PAE: $6,000,000-$8,000,000
Bruce Nauman, Henry Moore Bound to Fail
Bruce Nauman, Henry Moore Bound to Fail, titled and inscribed 'Henry Moore Bound to Fail (back view)' (upper left); numbered and dated '70 6/9' (lower edge), cast iron, 25 1/2 x 24 x 2 7/8 in. (64.8 x 61 x 7.3 cm.) Conceived in 1967 and executed in 1970. This work is number six from an edition of nine plus one artist's proof. © Images are copyright of their respective owners, assignees or others.

Since the late 1960s Bruce Nauman (b. 1941) has been considered to be one of the most influential contemporary artists to date. His work includes performance, video, neon, sculpture, photography, and interactive environments. Nauman is most interested in the process of art making as an investigation, and the products, as a result, are often doubly locked in a process of becoming. His works, the products, are theatrically aggressive, seldom enjoyable and explore subjects that always provoke and often repel most viewers. He is the greatest ironist of Postminimalist art and a master of subversive play.

Nauman created his first videotapes and neon works in the late 1960s. His early video work uses an audience more so than any before its time. "Corridors" of the late 60s and early 70s uses CCTV surveillance to trap the viewer in the work of art, creating an anxiety caused by a dislocation of one’s perceived body and one’s physical body, as he or she walks through the narrow, claustrophobic spaces, always watched, displayed, and exploited. As it is ultimately the body that is involved in the process of art making and investigation it is no surprise that Nauman uses himself as the source of many of his works. “Neon Templates of the Left Half of My Body, Taken at Ten Inch Intervals” (1966), shows exactly that, as light sculpture on a wall. He is often the subject matter of his own videos as in "Walking in an Exaggerated Manner around the Perimeter of a Square" (1967-68). In “Revolving Upside Down” from 1968, Nauman is displayed upside down on video slowly rotating on one leg, as if he were a hanging machine of sorts. The media that Nauman utilizes interprets the body as a removed entity, one that is trapped and that can be molded, repeated, hung upside down, engaged in nonsense, humiliated and tortured. Videos such as “Clown Torture”, 1987, assault the viewer, visually and audibly, with four narrative sequences of clowns tragically trapped in loop in both projection and television, simultaneously commanding and repelling the audience’s presence. Other works instruct the audience to leave the gallery altogether by repeating, “Get out of my mind. Get out of the room.” Many of his pieces take the form of animated neon, using language to shake the words free from their usual connotations, not to reassign meaning, but to create free-floating nonsense as seen in “Run From Fear, Fun From Rear”, 1972, and “Good Boy/Bad Boy”, 1986-7. In other sculptural works, chairs are used as surrogates for a submissive or tortured body, suspended in air. See “Untitled (Suspended Chair, Vertical)”, 1983.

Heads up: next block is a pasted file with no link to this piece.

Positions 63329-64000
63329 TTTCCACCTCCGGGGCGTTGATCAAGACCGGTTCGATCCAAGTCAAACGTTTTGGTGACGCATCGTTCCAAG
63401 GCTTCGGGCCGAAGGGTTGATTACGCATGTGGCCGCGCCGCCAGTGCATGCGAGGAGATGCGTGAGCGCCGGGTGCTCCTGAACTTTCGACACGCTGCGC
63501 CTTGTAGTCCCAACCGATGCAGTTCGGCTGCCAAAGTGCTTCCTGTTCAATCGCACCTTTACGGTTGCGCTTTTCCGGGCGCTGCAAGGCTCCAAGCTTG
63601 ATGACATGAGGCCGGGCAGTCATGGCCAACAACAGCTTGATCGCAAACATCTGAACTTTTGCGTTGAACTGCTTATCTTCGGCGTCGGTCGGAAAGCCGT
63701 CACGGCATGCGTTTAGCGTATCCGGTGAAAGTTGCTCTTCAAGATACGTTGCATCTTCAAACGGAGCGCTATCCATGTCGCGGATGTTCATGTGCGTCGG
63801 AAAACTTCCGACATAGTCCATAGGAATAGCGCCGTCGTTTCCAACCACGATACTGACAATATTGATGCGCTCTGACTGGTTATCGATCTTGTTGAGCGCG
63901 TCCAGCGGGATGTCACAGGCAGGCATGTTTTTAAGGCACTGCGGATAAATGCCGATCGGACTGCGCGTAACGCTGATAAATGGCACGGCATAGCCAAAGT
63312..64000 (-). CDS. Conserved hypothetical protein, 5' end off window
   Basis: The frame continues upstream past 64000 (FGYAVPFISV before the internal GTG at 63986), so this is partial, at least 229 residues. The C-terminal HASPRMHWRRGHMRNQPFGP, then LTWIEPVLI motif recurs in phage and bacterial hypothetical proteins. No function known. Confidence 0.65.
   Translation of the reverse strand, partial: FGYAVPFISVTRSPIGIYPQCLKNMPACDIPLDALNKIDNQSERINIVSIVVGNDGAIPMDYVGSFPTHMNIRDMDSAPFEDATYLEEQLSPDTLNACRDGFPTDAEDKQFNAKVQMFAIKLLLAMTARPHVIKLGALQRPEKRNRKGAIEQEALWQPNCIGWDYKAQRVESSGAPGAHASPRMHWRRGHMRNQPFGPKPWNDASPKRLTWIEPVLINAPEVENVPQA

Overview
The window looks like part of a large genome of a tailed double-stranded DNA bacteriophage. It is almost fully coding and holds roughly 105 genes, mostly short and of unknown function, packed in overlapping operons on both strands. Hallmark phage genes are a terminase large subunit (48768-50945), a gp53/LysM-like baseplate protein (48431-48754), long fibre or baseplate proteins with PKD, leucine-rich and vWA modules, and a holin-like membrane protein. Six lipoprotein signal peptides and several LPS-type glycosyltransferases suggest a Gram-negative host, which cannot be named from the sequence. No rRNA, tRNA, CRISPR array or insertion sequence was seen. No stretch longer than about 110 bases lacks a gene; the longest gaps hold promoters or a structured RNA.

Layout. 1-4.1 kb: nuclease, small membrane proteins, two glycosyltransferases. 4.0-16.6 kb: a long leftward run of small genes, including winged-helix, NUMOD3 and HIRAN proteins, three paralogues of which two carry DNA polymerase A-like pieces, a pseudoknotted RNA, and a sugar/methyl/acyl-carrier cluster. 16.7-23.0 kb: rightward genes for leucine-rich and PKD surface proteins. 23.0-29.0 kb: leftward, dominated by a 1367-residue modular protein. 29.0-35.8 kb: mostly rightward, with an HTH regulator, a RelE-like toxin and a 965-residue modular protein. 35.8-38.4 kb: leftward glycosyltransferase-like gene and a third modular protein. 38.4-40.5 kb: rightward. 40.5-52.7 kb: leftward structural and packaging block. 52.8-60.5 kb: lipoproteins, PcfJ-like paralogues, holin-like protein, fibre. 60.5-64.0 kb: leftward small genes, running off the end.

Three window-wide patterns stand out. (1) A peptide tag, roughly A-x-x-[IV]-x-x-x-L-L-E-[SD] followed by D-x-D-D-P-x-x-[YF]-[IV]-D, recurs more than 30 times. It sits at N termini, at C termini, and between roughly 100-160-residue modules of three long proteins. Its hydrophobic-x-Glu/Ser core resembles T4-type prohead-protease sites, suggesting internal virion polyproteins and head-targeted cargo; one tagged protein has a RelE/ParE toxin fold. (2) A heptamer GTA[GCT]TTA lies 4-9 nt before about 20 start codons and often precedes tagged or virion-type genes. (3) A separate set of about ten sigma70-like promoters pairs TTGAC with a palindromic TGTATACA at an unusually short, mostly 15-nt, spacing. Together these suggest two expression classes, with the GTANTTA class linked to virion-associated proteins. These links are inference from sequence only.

Nauman engages the viewer as participant. His works acknowledge a committal relationship between him and you and exploit it for the sake of consciousness. He has influenced many artists including: Matthew Barney, Kiki Smith, Jenny Holzer, Mike Kelley, Robert Gober, and Tony Oursler. Among his contemporaries are Richard Serra, John Baldessari, Lynda Benglis, Joan Jonas, and Vito Acconci. He lives and works in New Mexico and is represented by Sperone Westwater in New York and Konrad Fischer Galerie in Dusseldorf and Berlin.

Video: Artist Bruce Nauman at London's Hauser & Wirth gallery. From: The Guardian